Bicycling Magazine's list of the Top 50 Bicycling Cities in the US
-- "The Best Bike Cities in America"
Our ranking system is out of 100 points divided into four categories, each weighted based on their importance. Safety tops the list and is ranked out of 40 points. Eight to 80 friendliness (how accessible the city is to riders of all ages) came next out of 30 points. Then energy—a measure of the political climate in regards to bikes—out of 20 points. Finally, culture—the shops, routes, and attributes that make each city a great place to ride—was ranked out of 10 points. For a more detailed look on how we ranked each city, see "How we ranked America's best bike cities."I like the article's discussion of each community. There are ideas and such to pick up from most any other place. Although there is no question that there is a lot of "subjectivity" to the the analysis. From the article:
One takeaway we can’t stop thinking about is that there is no perfect American city for cycling. Our networks are still fragmented. Some cities have nothing besides paint-on-pavement lanes. Many socioeconomically disadvantaged communities lack any bike infrastructure at all. And we don’t have any one organization that collects comprehensive data on cycling injuries. America has a lot of work to do. But a few cities are leading the way, and seeing the work they're putting in makes us hopeful that other areas will soon follow suit.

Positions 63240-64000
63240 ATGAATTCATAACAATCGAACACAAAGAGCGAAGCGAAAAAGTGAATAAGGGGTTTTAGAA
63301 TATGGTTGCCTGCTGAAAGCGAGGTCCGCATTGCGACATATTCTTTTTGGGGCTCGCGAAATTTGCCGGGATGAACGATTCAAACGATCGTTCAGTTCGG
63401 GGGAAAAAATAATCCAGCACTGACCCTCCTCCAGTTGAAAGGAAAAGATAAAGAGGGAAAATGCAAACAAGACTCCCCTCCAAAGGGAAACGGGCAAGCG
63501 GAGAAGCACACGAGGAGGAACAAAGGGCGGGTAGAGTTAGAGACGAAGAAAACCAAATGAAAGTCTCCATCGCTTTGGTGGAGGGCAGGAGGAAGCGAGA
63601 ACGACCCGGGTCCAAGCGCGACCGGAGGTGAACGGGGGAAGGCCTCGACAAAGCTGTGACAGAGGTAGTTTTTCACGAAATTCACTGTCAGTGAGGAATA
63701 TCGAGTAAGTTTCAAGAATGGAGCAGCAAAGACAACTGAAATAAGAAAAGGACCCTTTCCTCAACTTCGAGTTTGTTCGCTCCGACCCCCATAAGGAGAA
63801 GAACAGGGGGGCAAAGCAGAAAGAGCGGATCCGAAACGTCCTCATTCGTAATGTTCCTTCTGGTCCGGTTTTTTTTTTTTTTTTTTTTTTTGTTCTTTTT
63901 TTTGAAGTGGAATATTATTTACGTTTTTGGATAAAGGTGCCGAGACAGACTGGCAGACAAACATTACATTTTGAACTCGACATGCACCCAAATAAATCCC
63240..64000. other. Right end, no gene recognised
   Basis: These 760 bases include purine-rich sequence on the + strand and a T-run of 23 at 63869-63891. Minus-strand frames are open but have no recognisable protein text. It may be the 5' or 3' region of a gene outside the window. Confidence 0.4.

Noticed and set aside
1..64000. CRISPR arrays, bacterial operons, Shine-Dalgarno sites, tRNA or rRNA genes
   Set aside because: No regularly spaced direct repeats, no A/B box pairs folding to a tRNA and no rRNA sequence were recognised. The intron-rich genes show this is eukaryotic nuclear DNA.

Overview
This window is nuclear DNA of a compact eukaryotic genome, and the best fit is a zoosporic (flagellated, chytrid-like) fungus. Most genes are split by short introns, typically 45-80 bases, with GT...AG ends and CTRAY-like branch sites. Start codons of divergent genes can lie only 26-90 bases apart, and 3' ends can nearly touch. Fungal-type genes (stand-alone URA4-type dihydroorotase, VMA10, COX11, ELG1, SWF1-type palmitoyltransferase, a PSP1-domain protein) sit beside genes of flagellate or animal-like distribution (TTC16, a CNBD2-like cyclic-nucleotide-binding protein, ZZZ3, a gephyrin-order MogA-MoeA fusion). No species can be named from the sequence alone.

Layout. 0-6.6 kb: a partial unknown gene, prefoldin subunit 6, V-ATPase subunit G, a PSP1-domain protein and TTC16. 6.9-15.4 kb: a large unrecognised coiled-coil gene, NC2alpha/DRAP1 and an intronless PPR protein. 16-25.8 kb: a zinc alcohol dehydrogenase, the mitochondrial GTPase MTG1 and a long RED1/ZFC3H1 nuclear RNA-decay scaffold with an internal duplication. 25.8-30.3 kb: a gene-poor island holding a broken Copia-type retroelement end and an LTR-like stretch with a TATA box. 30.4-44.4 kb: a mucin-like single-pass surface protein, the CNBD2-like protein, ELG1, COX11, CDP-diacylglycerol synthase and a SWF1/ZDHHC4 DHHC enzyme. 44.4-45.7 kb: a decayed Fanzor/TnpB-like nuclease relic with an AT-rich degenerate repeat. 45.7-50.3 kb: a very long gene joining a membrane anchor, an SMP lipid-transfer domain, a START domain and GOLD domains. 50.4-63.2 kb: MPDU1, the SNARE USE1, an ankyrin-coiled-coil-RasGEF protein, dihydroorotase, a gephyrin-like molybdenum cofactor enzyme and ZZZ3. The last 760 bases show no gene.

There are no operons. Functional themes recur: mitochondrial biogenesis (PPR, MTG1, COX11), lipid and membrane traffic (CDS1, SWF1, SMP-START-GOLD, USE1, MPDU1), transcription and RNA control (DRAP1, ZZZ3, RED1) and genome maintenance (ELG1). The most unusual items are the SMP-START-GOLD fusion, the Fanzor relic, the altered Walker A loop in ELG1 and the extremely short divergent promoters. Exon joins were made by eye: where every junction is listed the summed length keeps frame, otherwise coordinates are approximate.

Why Seattle is the best bike city in America.") The article calls attention to engaged political leaders (not just one or two people as is typical in many cities), a rigorous process for identifying unsafe intersections and road conditions, that more than one-third of the population regularly bikes--but not for bike commuting, protected bike lanes, a high proportion of women riding (we have that in DC too), committed planners, bike businesses based there, and the community and culture of cyclists.
Although the article lauds dockless bike share and I bet in reality it's not highly used.
Political culture and Vancouver, BC. Hub Cycling, the bicycling advocacy group for Greater Vancouver BC has a nice set of webpages on the positions of various candidates for office in the cities and towns around Vancouver.
-- "Vote to Bike"
Not everyone participates ("Many high-profile Vancouver mayoral hopefuls take a pass on HUB Cycling's Vote Bike survey of local candidates ," Straight). But as the webpage says:
Every candidate for public office should have a transportation platform.BONUS: THE TWO MOST IMPORTANT THINGS THAT COULD BE DONE TO INCREASE CYCLING FOR TRANSPORTATION THAT NO ONE (IN THE US) IS DOING. Bicycling Magazine and other outlets need to push better practice forward in other ways.
1. Have a program that is either free or very low cost where people can borrow a bike, helmet, and lock for a few weeks to try it out ("Bike share and sustainable bike share systems: sometimes other programs can have more effect for less cost").